Me and the Mosque–Women in Islam and Change

Posted on December 23, 2007

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April 13, 2007

Islam is the fastest-growing religion in the world. In North America, most converts to Islam are women, many of whom are drawn to the religion through their experiences of social injustice and political involvement.

Ironically many mosques force women to pray behind barriers away from the men, and some mosques do not even permit women to enter the building. When it comes to user-friendliness for women, Canadian mosques run the entire gamut.

In Me and the Mosque, journalist and filmmaker Zarqa Nawaz visits mosques throughout Canada and talks to scholars, colleagues, friends and neighbours about equal access for women. Discussions about the historical role of women in the Islamic faith, the current state of mosques in Canada and personal stories of anger, fear, acceptance and defiance punctuate the film. And Nawaz herself speaks of the spiritual longing that comes from belonging to an institution that doesn’t want you.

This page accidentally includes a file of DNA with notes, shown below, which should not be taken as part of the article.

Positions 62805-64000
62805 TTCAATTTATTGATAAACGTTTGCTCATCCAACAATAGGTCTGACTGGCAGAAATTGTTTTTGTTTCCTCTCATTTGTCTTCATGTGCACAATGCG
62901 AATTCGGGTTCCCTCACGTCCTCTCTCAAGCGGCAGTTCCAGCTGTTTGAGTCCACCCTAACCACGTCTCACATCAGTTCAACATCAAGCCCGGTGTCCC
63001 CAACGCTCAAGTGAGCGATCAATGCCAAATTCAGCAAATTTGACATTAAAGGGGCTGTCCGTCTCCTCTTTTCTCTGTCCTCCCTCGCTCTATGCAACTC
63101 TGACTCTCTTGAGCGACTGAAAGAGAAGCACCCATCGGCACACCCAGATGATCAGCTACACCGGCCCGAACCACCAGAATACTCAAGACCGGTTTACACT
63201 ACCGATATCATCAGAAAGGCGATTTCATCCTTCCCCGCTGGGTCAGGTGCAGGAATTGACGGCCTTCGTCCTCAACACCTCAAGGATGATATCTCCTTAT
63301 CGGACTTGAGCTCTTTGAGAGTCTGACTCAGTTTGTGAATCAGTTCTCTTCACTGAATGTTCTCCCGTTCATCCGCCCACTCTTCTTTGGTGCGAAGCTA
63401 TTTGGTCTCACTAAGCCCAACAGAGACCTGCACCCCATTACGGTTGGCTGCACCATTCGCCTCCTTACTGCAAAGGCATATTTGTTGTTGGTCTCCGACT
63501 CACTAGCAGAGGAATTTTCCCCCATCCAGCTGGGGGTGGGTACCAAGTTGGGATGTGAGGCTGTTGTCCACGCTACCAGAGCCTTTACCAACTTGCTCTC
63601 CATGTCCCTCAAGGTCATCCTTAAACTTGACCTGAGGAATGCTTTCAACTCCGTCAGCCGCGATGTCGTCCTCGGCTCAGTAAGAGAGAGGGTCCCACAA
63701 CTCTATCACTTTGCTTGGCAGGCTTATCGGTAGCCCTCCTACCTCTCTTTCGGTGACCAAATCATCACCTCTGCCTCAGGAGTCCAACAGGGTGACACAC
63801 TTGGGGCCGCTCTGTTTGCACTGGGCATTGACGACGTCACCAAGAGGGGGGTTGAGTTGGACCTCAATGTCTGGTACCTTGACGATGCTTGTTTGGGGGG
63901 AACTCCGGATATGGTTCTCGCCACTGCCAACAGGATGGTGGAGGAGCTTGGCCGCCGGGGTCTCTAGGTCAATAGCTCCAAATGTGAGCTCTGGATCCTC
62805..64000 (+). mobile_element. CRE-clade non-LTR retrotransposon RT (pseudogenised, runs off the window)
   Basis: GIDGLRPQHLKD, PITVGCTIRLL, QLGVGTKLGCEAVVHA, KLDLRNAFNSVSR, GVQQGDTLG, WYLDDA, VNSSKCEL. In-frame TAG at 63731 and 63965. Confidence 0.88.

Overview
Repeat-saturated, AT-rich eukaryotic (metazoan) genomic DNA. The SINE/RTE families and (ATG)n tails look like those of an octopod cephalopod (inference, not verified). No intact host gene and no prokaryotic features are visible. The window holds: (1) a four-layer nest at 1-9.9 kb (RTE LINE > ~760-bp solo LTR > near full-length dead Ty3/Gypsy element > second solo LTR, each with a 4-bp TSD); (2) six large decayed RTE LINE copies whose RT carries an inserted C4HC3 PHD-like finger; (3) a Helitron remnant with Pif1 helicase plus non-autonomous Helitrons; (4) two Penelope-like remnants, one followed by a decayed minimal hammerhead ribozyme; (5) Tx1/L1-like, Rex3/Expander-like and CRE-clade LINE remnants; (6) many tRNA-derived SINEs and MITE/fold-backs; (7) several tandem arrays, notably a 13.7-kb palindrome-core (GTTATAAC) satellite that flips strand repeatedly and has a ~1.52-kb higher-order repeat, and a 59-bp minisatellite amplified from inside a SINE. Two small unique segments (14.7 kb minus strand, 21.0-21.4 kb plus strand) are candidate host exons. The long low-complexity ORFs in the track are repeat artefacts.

With original animation, archival footage and deeply personal interviews, Me and the Mosque is a smart, self-aware and whimsical story that documents the debates and presents the personalities on all sides of the issue

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